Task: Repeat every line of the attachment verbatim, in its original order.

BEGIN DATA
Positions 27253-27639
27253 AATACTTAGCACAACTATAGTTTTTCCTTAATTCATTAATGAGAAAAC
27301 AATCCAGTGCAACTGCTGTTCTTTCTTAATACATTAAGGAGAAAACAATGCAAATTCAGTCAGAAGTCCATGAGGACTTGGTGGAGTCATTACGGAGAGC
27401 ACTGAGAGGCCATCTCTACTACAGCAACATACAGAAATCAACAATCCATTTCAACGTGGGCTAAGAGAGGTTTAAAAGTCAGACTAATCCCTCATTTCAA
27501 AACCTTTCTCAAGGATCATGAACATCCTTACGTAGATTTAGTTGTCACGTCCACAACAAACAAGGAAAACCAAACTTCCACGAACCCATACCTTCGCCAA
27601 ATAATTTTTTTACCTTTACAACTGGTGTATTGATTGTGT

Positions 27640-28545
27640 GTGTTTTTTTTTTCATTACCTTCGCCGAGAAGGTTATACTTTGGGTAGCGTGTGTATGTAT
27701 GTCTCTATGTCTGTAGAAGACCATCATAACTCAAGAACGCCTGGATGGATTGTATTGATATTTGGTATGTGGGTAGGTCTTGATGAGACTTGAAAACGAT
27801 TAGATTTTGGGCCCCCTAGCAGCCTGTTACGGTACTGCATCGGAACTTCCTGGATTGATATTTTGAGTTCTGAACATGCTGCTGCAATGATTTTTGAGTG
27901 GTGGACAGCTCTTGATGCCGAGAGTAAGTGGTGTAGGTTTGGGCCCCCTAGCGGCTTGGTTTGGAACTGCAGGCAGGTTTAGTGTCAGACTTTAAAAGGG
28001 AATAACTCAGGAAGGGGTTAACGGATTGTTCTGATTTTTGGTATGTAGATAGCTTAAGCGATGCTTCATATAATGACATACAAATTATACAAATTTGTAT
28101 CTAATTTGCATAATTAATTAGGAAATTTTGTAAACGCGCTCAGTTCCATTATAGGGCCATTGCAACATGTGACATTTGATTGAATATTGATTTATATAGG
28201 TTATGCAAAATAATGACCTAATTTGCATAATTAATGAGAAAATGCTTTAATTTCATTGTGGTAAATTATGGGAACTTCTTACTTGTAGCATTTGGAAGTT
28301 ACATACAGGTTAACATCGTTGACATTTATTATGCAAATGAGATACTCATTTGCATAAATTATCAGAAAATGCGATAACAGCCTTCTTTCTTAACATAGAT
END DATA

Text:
Positions 27253-27639
27253 AATACTTAGCACAACTATAGTTTTTCCTTAATTCATTAATGAGAAAAC
27301 AATCCAGTGCAACTGCTGTTCTTTCTTAATACATTAAGGAGAAAACAATGCAAATTCAGTCAGAAGTCCATGAGGACTTGGTGGAGTCATTACGGAGAGC
27401 ACTGAGAGGCCATCTCTACTACAGCAACATACAGAAATCAACAATCCATTTCAACGTGGGCTAAGAGAGGTTTAAAAGTCAGACTAATCCCTCATTTCAA
27501 AACCTTTCTCAAGGATCATGAACATCCTTACGTAGATTTAGTTGTCACGTCCACAACAAACAAGGAAAACCAAACTTCCACGAACCCATACCTTCGCCAA
27601 ATAATTTTTTTACCTTTACAACTGGTGTATTGATTGTGT

Positions 27640-28545
27640 GTGTTTTTTTTTTCATTACCTTCGCCGAGAAGGTTATACTTTGGGTAGCGTGTGTATGTAT
27701 GTCTCTATGTCTGTAGAAGACCATCATAACTCAAGAACGCCTGGATGGATTGTATTGATATTTGGTATGTGGGTAGGTCTTGATGAGACTTGAAAACGAT
27801 TAGATTTTGGGCCCCCTAGCAGCCTGTTACGGTACTGCATCGGAACTTCCTGGATTGATATTTTGAGTTCTGAACATGCTGCTGCAATGATTTTTGAGTG
27901 GTGGACAGCTCTTGATGCCGAGAGTAAGTGGTGTAGGTTTGGGCCCCCTAGCGGCTTGGTTTGGAACTGCAGGCAGGTTTAGTGTCAGACTTTAAAAGGG
28001 AATAACTCAGGAAGGGGTTAACGGATTGTTCTGATTTTTGGTATGTAGATAGCTTAAGCGATGCTTCATATAATGACATACAAATTATACAAATTTGTAT
28101 CTAATTTGCATAATTAATTAGGAAATTTTGTAAACGCGCTCAGTTCCATTATAGGGCCATTGCAACATGTGACATTTGATTGAATATTGATTTATATAGG
28201 TTATGCAAAATAATGACCTAATTTGCATAATTAATGAGAAAATGCTTTAATTTCATTGTGGTAAATTATGGGAACTTCTTACTTGTAGCATTTGGAAGTT
28301 ACATACAGGTTAACATCGTTGACATTTATTATGCAAATGAGATACTCATTTGCATAAATTATCAGAAAATGCGATAACAGCCTTCTTTCTTAACATAGAT